Showing posts with label Jeremy Richmond. Show all posts
Showing posts with label Jeremy Richmond. Show all posts

"We now see a lot of athletes, especially the Jamaicans, doing hurdle drills to strengthen the hip flexion. These hip flexion drills enhance the soleus muscle (lower calf), and studies show a strong correlation between the size of the soleus muscle and sprinting performance. A strong soleus muscle can play a significant role in acceleration over the first 10 meters, when the sprinter is at his slowest. Research suggests that if a sprinter is 10 percent taller, then he would have a 10 percent shorter ground contact time, which would allow him to run 10 percent faster. However, the limiting factor with a taller sprinter is the energy it takes to bring the legs forward because of the longer limbs. If we can get the tallest sprinters to strengthen their hip flexors and the shorter sprinters to contract their muscles faster, then we should be able to see times around 9.27 seconds. Having said that, I doubt we'd really get past 9.2, because the loading involved at those speeds would force us to have super heavy bones, but then of course the weight becomes a negative factor." - Jeremy Richmond

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"We now see a lot of athletes, especially the Jamaicans, doing hurdle drills to strengthen the hip flexion. These hip flexion drills enhance the soleus muscle (lower calf), and studies show a strong correlation between the size of the soleus muscle and sprinting performance. A strong soleus muscle can play a significant role in acceleration over the first 10 meters, when the sprinter is at his slowest.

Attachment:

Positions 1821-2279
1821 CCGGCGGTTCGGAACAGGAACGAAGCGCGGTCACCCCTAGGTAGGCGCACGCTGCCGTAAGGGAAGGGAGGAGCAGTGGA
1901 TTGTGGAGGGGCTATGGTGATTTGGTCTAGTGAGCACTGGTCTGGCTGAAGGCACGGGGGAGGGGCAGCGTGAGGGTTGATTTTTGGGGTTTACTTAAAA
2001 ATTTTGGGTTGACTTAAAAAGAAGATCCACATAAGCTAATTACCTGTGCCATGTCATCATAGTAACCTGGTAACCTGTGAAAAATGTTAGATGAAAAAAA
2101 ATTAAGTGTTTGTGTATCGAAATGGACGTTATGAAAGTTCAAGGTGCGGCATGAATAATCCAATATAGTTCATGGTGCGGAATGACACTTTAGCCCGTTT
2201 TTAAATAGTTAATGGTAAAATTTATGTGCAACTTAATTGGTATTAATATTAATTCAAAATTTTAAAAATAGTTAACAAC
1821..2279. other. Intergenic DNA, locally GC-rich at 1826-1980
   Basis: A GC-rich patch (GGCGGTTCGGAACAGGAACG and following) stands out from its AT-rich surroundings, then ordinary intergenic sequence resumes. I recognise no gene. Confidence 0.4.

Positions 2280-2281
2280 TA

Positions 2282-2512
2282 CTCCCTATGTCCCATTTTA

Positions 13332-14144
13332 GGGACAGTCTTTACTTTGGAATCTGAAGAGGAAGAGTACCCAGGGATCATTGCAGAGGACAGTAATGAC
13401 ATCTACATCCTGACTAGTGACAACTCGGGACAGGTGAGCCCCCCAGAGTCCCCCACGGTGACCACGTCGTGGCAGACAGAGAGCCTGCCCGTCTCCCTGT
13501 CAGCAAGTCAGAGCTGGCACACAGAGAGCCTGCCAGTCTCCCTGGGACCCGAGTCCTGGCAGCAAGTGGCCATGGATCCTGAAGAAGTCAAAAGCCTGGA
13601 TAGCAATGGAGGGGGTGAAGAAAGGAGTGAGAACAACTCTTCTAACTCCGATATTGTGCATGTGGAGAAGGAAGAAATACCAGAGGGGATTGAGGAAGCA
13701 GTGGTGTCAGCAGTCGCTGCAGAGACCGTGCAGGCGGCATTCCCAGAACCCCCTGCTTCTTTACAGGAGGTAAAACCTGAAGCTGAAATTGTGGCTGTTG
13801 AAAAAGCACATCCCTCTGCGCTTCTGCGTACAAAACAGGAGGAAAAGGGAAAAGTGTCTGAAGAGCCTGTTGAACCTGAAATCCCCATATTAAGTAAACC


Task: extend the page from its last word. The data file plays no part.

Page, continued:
Research suggests that if a sprinter is 10 percent taller, then he would have a 10 percent shorter ground contact time, which would allow him to run 10 percent faster. However, the limiting factor with a taller sprinter is the energy it takes to bring the legs forward because of the longer limbs. If we can get the tallest sprinters to strengthen their hip flexors and the shorter sprinters to contract their muscles faster, then we should be able to see times around 9.27 seconds. Having said that, I doubt we'd really get past 9.2, because the loading involved at those speeds would force us to have super heavy bones, but then of course the weight becomes a negative factor." - Jeremy Richmond
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